I once had a conversation with a photography veteran, who was trying to convince me that the new Nikkor and Canon lenses lack “soul”, with their plastic barrels, rubber focus/zoom rings and industrial “mainstream” designs. I disagreed, because I was blown away by the performance of new generation lenses and I just did not care about everything else. Plus, the notion of a lens having a soul just disturbed me and I remember thinking how ridiculous it was even to think about such things. But as time passed by and I got a chance to experience some of the rare and older optics, I started to understand what the photographer was trying to tell me. Most modern lenses do feel as if they are just taken from a conveyor line, where thousands of other lenses are made exactly the same way with little intervention. Older lenses were hand-crafted, one by one, and each lens was unique in its own way. And that was the beauty of it, because you never knew what you got – it was a game of random cards.
For quite some time now photography enthusiasts have been very eager to know what Carl Zeiss has in store for Sony E-mount and Fujifilm X-mount cameras. Ever since the legendary optics manufacturer announced that it will be making autofocus lenses for the two mirrorless camera systems, they’ve never stopped receiving requests for more details on their blog. What’s the big deal, you may ask? Well, the only photographers able to enjoy autofocus Carl Zeiss lenses were Sony Alpha and NEX users. The rest of the world had to make do with manual focus lens lineup. Carl Zeiss has been known for their extremely high quality optics for many decades, but avoided implementing AF motors, which many consider an essential in a modern lens. DSLR shooters are still left wanting, but Sony NEX and Fujifilm X series owners will now have a chance to enjoy possibly some of the sharpest optics around (assuming CZ lives up to its name).
The new CZ Touit Lenses
Carl Zeiss states that “Touit” (that’s how the line is named) is designed to take full advantage of the size potential offered by APS-C sensor mirrorless cameras. The new lenses are designed to be much more compact than their SLR counterparts. I, for one, am very glad to see such an initiative. We are yet to see if what Carl Zeiss promises turns out to be true. Fujifilm has been doing a pretty good job at keeping its lenses reasonably small, but quite a few Sony NEX lenses are rather large and feel poorly balanced when mounted on minuscule NEX cameras.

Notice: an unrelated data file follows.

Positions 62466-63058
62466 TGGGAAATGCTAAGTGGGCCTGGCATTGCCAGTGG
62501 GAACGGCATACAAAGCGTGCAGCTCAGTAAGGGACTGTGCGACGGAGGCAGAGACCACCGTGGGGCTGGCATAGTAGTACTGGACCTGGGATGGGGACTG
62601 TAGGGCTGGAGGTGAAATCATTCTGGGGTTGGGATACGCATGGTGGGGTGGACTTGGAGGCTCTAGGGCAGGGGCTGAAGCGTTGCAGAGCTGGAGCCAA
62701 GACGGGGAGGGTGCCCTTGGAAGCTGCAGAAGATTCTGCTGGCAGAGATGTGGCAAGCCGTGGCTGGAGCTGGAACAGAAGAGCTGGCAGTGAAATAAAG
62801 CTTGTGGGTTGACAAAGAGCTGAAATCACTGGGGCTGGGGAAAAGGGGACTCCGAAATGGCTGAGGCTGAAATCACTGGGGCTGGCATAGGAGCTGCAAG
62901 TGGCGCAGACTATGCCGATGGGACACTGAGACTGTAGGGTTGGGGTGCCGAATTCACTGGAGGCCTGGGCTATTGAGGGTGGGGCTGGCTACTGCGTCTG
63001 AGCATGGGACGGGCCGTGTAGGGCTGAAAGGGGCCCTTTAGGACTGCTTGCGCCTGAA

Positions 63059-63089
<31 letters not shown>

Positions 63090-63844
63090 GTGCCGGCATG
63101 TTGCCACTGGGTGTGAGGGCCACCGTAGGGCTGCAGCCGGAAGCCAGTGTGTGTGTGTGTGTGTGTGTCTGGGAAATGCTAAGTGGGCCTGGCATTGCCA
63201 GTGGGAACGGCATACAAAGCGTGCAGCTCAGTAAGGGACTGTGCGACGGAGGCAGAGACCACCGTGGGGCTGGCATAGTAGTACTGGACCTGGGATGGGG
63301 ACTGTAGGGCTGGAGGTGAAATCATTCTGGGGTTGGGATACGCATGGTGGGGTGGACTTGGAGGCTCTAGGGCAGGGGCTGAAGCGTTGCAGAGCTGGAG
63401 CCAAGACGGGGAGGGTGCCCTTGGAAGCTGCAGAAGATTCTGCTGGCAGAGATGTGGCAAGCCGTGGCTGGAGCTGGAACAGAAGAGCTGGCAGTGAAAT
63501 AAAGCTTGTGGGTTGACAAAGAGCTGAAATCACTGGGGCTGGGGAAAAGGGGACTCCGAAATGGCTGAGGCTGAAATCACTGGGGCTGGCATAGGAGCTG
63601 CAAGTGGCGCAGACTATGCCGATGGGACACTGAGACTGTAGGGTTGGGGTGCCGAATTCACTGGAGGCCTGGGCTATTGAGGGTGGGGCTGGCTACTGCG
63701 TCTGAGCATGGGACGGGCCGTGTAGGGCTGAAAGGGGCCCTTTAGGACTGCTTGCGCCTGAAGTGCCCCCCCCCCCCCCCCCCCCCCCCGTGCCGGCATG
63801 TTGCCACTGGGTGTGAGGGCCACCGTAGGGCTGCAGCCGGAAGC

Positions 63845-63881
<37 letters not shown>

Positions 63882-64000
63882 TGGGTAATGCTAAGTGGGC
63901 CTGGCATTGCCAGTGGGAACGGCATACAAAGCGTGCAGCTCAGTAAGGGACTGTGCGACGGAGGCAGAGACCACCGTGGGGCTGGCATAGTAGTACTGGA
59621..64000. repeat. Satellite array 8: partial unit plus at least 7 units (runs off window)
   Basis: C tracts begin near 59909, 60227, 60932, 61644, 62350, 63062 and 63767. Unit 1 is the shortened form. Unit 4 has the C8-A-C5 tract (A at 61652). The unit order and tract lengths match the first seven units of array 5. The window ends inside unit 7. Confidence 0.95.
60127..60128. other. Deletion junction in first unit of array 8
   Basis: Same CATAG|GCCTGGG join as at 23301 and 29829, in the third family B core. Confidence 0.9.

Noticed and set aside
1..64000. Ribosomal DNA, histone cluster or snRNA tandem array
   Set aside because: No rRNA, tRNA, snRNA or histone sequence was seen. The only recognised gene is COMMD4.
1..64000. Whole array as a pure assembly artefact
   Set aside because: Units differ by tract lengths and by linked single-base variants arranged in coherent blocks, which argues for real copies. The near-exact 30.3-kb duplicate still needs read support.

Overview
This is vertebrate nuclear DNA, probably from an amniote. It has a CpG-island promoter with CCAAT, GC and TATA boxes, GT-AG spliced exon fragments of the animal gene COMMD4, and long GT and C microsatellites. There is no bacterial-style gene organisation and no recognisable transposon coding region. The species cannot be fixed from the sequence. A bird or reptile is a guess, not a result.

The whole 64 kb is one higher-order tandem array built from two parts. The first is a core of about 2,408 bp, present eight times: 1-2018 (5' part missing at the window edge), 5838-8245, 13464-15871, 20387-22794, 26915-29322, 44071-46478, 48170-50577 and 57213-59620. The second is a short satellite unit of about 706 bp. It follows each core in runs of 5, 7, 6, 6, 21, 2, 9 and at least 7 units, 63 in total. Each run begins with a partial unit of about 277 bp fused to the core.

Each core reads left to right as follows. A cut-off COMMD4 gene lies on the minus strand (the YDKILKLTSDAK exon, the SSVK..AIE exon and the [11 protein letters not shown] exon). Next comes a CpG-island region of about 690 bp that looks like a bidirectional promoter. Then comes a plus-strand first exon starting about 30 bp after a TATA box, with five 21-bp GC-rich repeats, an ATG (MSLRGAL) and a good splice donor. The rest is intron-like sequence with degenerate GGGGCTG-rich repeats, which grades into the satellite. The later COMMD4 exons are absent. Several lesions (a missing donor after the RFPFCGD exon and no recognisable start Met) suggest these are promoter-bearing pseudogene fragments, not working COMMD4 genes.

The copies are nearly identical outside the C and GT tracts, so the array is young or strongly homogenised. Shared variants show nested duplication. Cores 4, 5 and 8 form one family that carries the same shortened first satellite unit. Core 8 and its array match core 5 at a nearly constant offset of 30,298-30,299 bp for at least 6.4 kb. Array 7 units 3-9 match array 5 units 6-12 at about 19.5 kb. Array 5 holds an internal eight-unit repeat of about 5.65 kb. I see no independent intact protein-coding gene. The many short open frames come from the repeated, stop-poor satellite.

When my article on field curvature was published a while ago, where I talked about how one could do a quick analysis of lens MTF data and determine if it exhibits any field curvature, some of our readers expressed interest in understanding how to read MTF charts. Since we talk quite a bit about lens performance and MTF data here at Photography Life, I decided to write a detailed article on the subject and do my best to thoroughly explain everything related to MTF curves, charts and all the verbiage that comes with them.
This is an in-depth review of the manual focus Zeiss Distagon T* 35mm f/2.0 ZF.2, a second generation 35mm f/2 prime lens from Zeiss for Nikon and Canon mounts. The lens sample I tested was for the Nikon F mount, although you can get the same lens for the Canon EF mount. The Zeiss 35mm f/2.0 ZF.2 is a professional-grade fixed wide-angle lens targeted at enthusiasts and professionals that need high quality optics for different types of photography, including landscape, architecture, portrait and astrophotography. Similar to other Zeiss prime lenses, the lens is designed to work on both FX and DX sensor cameras (equivalent of approx 52.5mm on DX) and yields amazing clarity and contrast throughout the frame.
The all-metal Zeiss 35mm has a very tough and high quality build and is sealed against dust and tough weather conditions. When compared to the latest generation Nikon AF-S lenses like Nikon 35mm f/1.4G with plastic exterior, it feels much more solid in hands – even the lens hood is made of metal. The focal length of 35mm is a good compromise between ultra-wide angle lenses and standard lenses. Thanks to the 9-blade diaphragm, the Zeiss Distagon 35mm f/2.0 ZF.2 renders background highlights in round, circular shapes, making it a good candidate for portraiture and street photography.